DY: That’s really — that’s a broad argument that you — that’s in this case if the Court wants to reach it. The rationale of the Ninth Circuit was much more narrow. It basically said that California, which has been more generous, more open to protecting same-sex couples than almost any State in the Union, just didn’t go far enough and it’s being penalized for not going far enough. That’s a very odd rationale on which to sustain this opinion.
One might think, reading that, that he was more inclined to adopt the broader rationale simply because at least it’s logically consistent.
And then he seemed skeptical of the broad rationale:
The problem — the problem with the case is that you’re really asking, particularly because of the sociological evidence you cite, for us to go into uncharted waters, and you can play with that metaphor, there’s a wonderful destination, it is a cliff. Whatever that was.
Then he distinguished Loving v. Virginia and interracial marriage from this case in response to Ted Olson’s suggestion that prohibitions on interracial marriage existed in 16 states when the Court struck them down:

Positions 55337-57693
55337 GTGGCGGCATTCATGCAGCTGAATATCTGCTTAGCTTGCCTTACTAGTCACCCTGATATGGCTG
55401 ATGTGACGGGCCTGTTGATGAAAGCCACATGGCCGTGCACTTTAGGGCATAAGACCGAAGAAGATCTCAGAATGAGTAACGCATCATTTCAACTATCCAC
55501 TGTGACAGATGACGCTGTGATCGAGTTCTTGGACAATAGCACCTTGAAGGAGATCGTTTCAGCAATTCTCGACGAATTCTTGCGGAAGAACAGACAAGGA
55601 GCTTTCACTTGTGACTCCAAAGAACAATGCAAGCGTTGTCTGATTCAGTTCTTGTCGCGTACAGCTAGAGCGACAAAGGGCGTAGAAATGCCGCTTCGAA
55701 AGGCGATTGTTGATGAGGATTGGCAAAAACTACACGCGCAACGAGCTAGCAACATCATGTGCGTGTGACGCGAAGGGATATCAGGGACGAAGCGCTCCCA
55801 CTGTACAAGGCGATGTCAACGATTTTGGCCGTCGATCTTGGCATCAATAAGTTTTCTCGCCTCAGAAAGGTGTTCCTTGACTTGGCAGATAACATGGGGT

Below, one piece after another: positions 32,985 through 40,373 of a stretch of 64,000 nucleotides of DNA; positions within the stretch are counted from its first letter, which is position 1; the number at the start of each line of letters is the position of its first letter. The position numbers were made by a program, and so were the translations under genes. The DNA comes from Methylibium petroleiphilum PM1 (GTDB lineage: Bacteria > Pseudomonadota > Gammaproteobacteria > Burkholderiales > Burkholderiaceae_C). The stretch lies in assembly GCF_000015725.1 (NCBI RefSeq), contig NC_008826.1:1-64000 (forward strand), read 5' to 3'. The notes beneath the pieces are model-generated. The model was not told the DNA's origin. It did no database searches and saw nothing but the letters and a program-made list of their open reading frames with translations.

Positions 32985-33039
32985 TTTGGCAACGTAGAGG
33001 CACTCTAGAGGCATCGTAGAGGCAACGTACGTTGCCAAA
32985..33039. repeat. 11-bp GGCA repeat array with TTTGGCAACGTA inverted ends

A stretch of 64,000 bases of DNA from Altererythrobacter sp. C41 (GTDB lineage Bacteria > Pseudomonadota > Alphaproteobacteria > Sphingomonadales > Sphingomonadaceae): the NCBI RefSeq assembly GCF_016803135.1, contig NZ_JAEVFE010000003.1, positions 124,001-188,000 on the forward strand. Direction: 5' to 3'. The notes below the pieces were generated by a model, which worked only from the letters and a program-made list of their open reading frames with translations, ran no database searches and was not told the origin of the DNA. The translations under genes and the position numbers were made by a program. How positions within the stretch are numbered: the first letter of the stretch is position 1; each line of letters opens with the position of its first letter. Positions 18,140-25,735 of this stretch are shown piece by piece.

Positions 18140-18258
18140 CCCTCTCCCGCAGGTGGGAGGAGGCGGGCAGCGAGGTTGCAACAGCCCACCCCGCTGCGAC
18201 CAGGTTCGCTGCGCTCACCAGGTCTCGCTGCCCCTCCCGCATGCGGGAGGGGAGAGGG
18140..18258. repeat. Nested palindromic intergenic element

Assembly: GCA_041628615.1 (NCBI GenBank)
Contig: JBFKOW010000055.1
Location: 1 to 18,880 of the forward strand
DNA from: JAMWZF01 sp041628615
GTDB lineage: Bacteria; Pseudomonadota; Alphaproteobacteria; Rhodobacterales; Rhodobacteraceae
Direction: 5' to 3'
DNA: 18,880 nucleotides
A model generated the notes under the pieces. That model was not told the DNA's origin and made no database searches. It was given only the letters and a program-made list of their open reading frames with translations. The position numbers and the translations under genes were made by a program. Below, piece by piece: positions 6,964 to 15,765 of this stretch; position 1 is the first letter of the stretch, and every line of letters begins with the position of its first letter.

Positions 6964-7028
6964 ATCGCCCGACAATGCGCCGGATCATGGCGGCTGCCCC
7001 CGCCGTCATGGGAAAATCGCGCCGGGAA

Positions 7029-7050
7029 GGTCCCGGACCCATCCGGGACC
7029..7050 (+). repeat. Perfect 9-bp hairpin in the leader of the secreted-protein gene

It was hundreds of years old in the common law countries. This was new to the United States.
So — so that’s not accurate.
And since he had hinted earlier that his goal might be to “sustain this opinion” (in his comments on the “odd” Ninth Circuit rationale) the later attempt to distinguish interracial marriage, and his comments that legalization of same-sex marriage might lead to “a cliff” are rather confusing, at least if someone is trying to guess how Justice Kennedy might rule.
Also disconcerting were his comments on the Ninth Circuit opinion itself. Recall that the Ninth Circuit had attempted to write their opinion specifically to appeal to Justice Kennedy. It quotes him throughout and expressly relies on his own opinion in Romer v. Evans to suggest a narrower route for striking down Prop 8, even using rational basis review. If anything, a fair reading of the transcript suggests he seemed to accept the broader “fundamental right” argument more than the Ninth Circuit rationale that relied on his own work. And it’s not clear that he’s even committed to that formulation.
The bottom line: it doesn’t seem like the oral arguments in this case revealed any news on the possible vote count for affirming the Ninth Circuit’s opinion below. The conservative Justices who spoke seemed to be skeptical of striking down Prop 8, while the moderates seemed to believe it should be unconstitutional. And Kennedy never seemed to reach a decision either way. But since the Ninth Circuit – and to a large extent Judge Walker – relied on Kennedy’s own writings, it may not be a good sign that he seemed dismissive of that rationale for striking down Prop 8.